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1898: The Spanish-American War

In 1898, the United States entered the Cuban War of Independence.  Though known in Cuba as the Spanish-Cuban-American War, most people know what came after by the name of the Spanish-American War (that name is used in this site to insure everyone understands).

Great sympathy in the US for Cuba had been building up, but the US Government refused to even recognize the Cuban rebels.  The destruction of the Maine furthered war fever. 

Many people in other countries saw the war as an unprovoked action of American aggression, but in the US the results were seen as positive.  The Cubans, who knew their independence was coming soon, didn't want the US joining in the war.

The Spanish knew from the beginning they had no chance.  Their navy was no match for the modern American navy, and the war in Cuba had greatly weakened their army.  Nevertheless, the Spanish decided to put up a fight.

The war began as a battle of the navies.  In the Manila Bay and Havana Bay, the American fleets destroyed the old Spanish ships, killing hundreds.

Then came a small problem for the United States.  Without any recent need for an army, they had few soldiers and those they did have were unprepared.  The US army of 28,000 compared with a Spanish one four times that size in Cuba.

Quickly the American army began to train and many volunteered.  Soon, infantry and cavalry were in Cuba.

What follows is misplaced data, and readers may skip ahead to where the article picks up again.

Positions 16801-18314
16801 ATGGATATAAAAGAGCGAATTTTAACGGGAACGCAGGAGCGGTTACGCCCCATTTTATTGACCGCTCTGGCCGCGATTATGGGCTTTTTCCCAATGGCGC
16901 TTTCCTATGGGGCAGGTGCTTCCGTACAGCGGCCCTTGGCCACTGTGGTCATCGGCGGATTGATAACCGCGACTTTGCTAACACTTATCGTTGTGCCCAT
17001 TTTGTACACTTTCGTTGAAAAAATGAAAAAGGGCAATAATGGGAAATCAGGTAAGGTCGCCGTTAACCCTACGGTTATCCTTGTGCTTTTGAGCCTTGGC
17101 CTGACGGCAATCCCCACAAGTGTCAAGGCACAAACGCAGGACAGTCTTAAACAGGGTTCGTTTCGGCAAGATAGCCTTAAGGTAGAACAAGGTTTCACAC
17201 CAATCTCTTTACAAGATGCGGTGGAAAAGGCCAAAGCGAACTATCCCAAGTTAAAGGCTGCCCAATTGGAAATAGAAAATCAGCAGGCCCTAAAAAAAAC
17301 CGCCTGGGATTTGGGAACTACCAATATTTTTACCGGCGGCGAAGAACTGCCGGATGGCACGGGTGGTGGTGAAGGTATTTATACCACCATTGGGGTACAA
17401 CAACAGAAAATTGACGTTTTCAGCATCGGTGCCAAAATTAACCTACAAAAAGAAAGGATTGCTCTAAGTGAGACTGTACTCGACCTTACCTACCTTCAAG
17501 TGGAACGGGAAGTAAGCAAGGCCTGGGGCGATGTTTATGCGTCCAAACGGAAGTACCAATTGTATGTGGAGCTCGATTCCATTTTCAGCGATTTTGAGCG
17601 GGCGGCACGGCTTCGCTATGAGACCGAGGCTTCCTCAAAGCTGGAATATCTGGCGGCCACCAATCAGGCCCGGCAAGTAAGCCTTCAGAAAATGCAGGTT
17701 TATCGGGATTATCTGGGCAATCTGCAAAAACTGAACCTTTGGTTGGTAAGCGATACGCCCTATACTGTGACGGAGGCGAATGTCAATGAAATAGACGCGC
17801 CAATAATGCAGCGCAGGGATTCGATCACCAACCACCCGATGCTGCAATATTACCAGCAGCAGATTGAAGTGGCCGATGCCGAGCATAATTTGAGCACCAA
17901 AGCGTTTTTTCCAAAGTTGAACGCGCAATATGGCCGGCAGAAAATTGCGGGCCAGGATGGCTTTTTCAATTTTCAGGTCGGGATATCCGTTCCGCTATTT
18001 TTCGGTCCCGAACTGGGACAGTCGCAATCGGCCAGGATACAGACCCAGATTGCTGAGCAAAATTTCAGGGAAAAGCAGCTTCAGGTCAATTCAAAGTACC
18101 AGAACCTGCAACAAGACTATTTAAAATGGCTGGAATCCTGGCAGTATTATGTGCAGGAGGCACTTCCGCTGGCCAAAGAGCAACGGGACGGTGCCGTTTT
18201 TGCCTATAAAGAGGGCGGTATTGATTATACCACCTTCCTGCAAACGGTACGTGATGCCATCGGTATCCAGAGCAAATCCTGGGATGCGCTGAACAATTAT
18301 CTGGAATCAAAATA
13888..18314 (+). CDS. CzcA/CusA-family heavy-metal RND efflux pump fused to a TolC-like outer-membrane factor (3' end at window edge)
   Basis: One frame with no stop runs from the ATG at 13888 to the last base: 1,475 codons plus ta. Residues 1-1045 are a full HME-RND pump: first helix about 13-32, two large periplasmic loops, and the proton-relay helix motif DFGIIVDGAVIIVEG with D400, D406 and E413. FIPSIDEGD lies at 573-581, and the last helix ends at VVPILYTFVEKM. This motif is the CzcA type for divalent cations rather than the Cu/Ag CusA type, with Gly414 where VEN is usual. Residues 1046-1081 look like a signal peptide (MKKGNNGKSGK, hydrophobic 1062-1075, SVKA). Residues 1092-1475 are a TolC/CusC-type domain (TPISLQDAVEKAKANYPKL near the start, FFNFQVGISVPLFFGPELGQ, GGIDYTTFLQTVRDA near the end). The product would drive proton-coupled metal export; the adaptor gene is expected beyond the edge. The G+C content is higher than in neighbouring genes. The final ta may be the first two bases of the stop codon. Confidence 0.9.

The American troops planned to capture San Juan Hill to take Santiago.  General Shafter worried about sickness and Spanish reinforcements, and wanted to take it quickly.  After taking El Caney, General Lawton was to meet with the cavalry and together they would capture the hill.

The greatly outnumbered Spanish troops put up a strong fight at El Caney, killing far more than they lost and delaying Lawton's troops.  Though ordered to retreat, Lawton continued fighting, and with the help of the Cuban army, finally won.

At San Juan Hill, 3,000 Americans were ordered to move forward.  The cavalry advanced as well, including Roosevelt's famous Rough Riders.  Meanwhile, the Cuban troops prevented reinforcements to Santiago by thousands of Spanish soldiers.

After some fighting, the Spanish left the hill.  They had lost 102 dead to the 223 on the US side.  Including wounded, the American force had lost 10% of its soldiers.  Large numbers of American troops prepared to attack Santiago, but the Spanish surrendered the city first.

In other Spanish colonies, the Americans had little trouble.  They took Puerto Rico without resistance, Guam, and the Philippines as well.  This war was a disaster for Spain, and marked the emergence of America as a great imperial power.

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